There may be “admissibility issues” with the evidence gathered so far in the alleged gaybashing at the Fountainhead Pub, the head of Vancouver’s diversity policing section revealed at an anti-violence community forum May 2.
Insp John deHaas of the Vancouver Police Department was responding to a question from the floor posed by Fountainhead co-owner Michel Duprat who wanted to know why hate crime designations are not being sought more often in gaybashing cases.
“I can tell you, part of my job is I look at those cases and I ask questions,” deHaas replied.
“This recent case that’s happening, I wasn’t satisfied by what was going to Crown either,” deHaas revealed.
“And I actually last week spoke to the [case] manager and said, ‘Lookit, you’ve got to re-look at this. I think there’s more work to be done.’
“There are conflicting pieces. There are admissibility issues,” deHaas told the forum.
“It’s complicated,” he added.
Following the forum, deHaas said he wouldn’t “comment specifically” on the Fountainhead case.
The alleged gaybashing at the Fountainhead occurred Mar 13 when a punch knocked Ritchie Dowrey to the ground where he hit his head.
Two months later, Dowrey, 62, is still in the hospital with severe brain damage, barely lucid.
Shawn Woodward has been charged with aggravated assault in connection with the incident.
“He’s a faggot. He deserved it. I’m not a fag. The faggot touched me. He deserved it,” Woodward allegedly told witnesses after the incident.
When asked directly if there are admissibility problems with regard to proving hate motivation in the attack on Dowrey, deHaas would only comment in general terms.
In some cases “the facts that have been so far revealed from the investigation — and then you have other information that comes through other sources,” he told Xtra West.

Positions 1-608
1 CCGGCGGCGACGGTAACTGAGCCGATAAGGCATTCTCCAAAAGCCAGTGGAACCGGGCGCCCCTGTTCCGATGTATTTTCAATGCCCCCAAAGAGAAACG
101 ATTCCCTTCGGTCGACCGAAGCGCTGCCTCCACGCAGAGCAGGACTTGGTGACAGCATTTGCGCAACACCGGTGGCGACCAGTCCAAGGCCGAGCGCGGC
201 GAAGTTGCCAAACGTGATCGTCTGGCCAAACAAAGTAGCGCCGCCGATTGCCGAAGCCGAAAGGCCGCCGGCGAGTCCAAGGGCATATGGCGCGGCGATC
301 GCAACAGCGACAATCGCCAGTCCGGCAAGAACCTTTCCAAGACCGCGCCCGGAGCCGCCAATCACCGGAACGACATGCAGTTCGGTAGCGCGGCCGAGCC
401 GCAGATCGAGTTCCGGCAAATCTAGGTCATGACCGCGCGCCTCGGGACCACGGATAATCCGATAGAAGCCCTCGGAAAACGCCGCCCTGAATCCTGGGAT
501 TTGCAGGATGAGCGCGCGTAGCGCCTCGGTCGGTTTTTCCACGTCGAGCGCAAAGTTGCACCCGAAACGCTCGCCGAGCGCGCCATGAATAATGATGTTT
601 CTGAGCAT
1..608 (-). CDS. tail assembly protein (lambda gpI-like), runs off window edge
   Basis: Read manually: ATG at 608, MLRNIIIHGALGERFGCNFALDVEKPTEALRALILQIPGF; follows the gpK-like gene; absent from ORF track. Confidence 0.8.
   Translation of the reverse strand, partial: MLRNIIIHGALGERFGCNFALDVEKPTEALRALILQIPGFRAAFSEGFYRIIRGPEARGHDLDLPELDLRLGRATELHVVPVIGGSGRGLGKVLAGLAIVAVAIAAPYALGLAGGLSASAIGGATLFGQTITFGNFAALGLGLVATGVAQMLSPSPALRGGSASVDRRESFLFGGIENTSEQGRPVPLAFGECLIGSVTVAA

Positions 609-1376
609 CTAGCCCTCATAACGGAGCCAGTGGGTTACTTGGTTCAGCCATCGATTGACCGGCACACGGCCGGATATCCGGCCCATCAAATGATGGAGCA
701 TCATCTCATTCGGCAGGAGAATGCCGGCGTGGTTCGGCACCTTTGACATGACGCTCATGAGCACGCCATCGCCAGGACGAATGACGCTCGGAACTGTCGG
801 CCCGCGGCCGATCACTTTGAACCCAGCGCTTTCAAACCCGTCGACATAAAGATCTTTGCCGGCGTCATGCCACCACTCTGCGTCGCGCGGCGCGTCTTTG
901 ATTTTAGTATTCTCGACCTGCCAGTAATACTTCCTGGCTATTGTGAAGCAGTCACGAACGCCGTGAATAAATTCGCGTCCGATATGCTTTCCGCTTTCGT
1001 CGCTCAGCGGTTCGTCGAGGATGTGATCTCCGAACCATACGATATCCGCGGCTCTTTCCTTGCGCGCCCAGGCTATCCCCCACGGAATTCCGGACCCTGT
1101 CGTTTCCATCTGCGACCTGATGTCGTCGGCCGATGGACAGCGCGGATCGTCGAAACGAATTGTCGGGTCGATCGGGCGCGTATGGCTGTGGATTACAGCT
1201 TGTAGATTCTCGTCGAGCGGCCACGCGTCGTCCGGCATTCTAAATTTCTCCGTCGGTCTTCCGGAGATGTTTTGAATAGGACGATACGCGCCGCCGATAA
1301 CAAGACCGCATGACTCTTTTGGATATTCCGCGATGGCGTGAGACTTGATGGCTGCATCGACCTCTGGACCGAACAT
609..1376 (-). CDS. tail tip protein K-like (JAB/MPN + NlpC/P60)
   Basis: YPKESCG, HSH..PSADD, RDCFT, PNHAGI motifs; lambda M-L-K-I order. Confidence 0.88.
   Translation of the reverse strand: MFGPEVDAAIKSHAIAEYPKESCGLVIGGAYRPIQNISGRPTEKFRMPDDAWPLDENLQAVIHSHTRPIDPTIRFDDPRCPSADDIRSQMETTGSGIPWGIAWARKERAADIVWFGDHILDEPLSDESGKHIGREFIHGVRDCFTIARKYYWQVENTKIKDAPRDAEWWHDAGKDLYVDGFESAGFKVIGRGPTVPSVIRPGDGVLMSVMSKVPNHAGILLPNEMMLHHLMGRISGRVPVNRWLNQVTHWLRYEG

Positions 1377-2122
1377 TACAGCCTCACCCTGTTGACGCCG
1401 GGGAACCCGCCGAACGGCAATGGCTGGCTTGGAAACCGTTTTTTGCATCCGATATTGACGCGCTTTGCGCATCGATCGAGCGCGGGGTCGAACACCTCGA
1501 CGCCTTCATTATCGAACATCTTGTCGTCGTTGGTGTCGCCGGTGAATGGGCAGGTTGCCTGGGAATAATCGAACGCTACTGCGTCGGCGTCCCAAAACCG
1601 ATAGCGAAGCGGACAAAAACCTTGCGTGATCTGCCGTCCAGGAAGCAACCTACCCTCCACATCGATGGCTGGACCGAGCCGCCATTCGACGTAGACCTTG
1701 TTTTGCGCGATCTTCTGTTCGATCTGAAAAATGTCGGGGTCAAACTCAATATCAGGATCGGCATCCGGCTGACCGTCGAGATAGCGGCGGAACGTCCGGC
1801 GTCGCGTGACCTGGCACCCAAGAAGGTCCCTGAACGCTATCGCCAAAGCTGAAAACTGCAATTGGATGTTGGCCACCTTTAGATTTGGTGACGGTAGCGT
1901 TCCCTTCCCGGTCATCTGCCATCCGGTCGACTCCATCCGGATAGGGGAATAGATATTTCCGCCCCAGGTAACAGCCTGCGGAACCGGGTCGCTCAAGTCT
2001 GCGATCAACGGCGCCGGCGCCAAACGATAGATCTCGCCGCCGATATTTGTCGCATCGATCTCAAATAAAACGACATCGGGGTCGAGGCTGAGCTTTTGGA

When pressed to reveal exactly how the Fountainhead investigation is going, deHaas said police are “looking at some of the discrepancies in the information” gathered.
“We haven’t completed the investigation. We’re definitely looking at all aspects; we’re definitely looking at the evidence that’s admissible,” he said.
Lindsay Wincherauk was at the Fountainhead when Dowrey got punched.
Wincherauk says he and several others followed the accused down Davie St after the alleged assault. He says when he asked the accused why he allegedly hit Dowrey, Woodward allegedly replied: “He’s a faggot. He deserved it.”
Wincherauk and the others who surrounded Woodward contained him until police arrived. Wincherauk alleges the accused then repeated to police that “the fag deserved it.”
Asked if there are admissibility problems with the comments Woodward allegedly made before witnesses, deHaas declined to comment.
“If the process gets screwed up because of something I said, I would feel awful,” he said.
“The accused is entitled to a fair trial and if I do anything that then the defence says, ‘Well, this was improper,’ the trial doesn’t go ahead the way it should.”
However, when pressed further, deHaas revealed that “not everything is clean” regarding the evidence collected.
“We’ve got to go through the evidence again, and perhaps do more interviewing,” he said.
“You don’t want something to be attacked by defence,” deHaas reiterated. “Our concern is what is the evidence we can present.”